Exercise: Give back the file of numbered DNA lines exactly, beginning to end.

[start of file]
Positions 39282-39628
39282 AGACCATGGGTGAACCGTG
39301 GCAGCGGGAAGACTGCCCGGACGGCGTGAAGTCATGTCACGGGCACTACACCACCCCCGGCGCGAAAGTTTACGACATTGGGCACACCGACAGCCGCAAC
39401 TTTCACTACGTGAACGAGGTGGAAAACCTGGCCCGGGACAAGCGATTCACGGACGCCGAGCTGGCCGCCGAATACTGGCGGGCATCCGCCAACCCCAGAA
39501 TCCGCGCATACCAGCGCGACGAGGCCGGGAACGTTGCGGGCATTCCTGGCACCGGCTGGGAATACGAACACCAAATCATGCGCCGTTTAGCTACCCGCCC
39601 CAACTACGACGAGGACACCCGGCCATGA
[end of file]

Positions 39282-39628
39282 AGACCATGGGTGAACCGTG
39301 GCAGCGGGAAGACTGCCCGGACGGCGTGAAGTCATGTCACGGGCACTACACCACCCCCGGCGCGAAAGTTTACGACATTGGGCACACCGACAGCCGCAAC
39401 TTTCACTACGTGAACGAGGTGGAAAACCTGGCCCGGGACAAGCGATTCACGGACGCCGAGCTGGCCGCCGAATACTGGCGGGCATCCGCCAACCCCAGAA
39501 TCCGCGCATACCAGCGCGACGAGGCCGGGAACGTTGCGGGCATTCCTGGCACCGGCTGGGAATACGAACACCAAATCATGCGCCGTTTAGCTACCCGCCC
39601 CAACTACGACGAGGACACCCGGCCATGA